1. Embrace mobility: For the first time ever, the majority of 2015 holiday shopping season traffic to retail e-commerce sites in North America came from mobile devices in North America (Source: Akami Technologies, Inc.). Your customers expect you to offer robust, sophisticated mobile apps, so why not incorporate your retail program into the mobile experience you offer? Enable them to use their smartphone cameras to scan or take pictures of receipts and UPC codes, and upload them to you immediately.
2. Ask for information: We’re all concerned about our privacy in the Digital Age, but your customers want to engage with you, and are happy to share personal information – everything from their credit card numbers to their favorite hobbies – providing you do not abuse that trust. Ensure your rebate form requires customers to provide at least their contact information, and asks their permission for you to send them offers and announcements via email, text message or their other preferred options.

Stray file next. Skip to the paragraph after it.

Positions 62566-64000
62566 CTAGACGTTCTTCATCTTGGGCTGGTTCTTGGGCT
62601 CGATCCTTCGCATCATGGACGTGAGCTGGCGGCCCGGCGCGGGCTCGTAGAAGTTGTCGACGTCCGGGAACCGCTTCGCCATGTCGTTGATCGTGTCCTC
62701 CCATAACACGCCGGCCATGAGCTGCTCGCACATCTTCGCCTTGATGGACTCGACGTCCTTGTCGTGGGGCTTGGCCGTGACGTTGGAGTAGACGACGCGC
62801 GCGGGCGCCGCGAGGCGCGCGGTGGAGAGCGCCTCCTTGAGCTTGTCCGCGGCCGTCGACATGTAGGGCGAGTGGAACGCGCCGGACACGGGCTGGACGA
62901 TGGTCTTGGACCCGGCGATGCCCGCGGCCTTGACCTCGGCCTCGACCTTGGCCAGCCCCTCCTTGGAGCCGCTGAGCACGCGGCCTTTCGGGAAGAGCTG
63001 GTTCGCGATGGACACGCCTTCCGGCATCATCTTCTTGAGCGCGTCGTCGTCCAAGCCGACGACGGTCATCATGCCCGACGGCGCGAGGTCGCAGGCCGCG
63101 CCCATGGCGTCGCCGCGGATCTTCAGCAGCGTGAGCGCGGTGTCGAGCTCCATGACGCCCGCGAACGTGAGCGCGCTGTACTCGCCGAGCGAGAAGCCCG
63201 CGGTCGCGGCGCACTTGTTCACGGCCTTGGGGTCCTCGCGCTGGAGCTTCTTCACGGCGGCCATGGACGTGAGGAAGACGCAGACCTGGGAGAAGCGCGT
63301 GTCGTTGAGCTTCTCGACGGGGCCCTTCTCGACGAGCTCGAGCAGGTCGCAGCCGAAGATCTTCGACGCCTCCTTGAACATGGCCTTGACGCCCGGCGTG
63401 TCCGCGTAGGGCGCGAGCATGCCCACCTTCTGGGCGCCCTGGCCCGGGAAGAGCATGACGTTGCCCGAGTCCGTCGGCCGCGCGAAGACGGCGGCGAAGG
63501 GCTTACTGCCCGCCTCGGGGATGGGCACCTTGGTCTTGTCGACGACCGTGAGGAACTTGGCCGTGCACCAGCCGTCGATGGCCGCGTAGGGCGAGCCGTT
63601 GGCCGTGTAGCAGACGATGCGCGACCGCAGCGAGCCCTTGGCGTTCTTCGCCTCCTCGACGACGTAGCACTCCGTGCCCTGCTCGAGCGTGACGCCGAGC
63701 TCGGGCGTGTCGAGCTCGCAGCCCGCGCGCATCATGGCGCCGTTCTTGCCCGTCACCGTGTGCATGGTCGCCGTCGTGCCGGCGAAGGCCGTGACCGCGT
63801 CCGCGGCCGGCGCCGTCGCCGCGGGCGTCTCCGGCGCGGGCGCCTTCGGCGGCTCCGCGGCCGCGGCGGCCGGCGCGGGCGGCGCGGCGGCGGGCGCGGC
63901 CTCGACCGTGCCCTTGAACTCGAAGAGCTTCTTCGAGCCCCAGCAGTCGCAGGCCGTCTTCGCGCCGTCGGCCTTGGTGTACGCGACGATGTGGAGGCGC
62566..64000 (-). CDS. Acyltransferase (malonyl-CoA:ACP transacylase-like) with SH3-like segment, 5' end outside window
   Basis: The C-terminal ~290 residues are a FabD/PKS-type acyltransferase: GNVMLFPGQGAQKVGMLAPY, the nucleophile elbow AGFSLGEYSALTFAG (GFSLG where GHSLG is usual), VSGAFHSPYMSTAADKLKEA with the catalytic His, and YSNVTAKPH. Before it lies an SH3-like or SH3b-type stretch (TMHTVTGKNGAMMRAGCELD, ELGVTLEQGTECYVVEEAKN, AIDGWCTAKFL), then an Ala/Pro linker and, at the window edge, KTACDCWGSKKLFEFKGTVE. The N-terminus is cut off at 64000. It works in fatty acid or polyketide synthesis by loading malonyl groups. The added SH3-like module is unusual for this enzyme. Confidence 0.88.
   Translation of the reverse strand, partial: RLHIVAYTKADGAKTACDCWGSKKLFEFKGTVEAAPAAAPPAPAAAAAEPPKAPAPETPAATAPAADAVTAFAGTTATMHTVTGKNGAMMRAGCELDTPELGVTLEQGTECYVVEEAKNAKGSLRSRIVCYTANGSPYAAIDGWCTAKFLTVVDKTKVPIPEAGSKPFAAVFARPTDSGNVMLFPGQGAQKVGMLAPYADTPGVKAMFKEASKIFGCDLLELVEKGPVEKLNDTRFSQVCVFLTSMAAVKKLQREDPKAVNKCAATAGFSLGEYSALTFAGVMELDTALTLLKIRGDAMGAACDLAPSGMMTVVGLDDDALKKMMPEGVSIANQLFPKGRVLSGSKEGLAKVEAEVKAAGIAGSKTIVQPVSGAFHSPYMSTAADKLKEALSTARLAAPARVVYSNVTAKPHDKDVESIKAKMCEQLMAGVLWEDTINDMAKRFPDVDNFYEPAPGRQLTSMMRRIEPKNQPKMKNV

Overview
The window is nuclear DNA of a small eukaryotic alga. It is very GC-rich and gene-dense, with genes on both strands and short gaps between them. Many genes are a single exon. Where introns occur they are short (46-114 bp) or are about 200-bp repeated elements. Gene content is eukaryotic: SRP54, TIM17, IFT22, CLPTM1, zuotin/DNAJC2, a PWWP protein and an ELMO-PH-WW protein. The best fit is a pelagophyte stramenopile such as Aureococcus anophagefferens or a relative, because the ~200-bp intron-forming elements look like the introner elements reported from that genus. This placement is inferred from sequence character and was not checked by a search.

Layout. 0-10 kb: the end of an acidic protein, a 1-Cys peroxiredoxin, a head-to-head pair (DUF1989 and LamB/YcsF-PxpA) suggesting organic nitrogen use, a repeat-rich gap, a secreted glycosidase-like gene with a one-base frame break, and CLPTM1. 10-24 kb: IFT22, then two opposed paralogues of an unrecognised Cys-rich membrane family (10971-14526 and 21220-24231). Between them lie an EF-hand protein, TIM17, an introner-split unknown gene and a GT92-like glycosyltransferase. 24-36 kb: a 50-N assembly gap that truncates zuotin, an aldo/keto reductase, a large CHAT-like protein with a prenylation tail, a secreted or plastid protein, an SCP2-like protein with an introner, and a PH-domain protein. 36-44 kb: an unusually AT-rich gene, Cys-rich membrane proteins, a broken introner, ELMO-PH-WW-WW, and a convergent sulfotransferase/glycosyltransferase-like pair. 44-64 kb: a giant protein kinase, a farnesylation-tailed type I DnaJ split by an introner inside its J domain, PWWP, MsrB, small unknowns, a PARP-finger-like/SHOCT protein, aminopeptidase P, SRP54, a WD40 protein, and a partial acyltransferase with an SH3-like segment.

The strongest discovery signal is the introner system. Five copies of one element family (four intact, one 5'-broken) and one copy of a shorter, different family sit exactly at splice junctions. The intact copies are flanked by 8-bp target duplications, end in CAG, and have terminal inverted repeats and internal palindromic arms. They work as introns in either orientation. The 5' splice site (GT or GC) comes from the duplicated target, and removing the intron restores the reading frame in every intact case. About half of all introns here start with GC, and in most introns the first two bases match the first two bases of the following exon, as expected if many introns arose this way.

3. Be social: Facebook, Twitter, Instagram and other social media outlets have become powerful marketing tools. Take advantage of our collective compulsion to share our activities with our followers by making it easy for your customers to post their positive shopping and rebate redemption experiences on their and your social media platforms.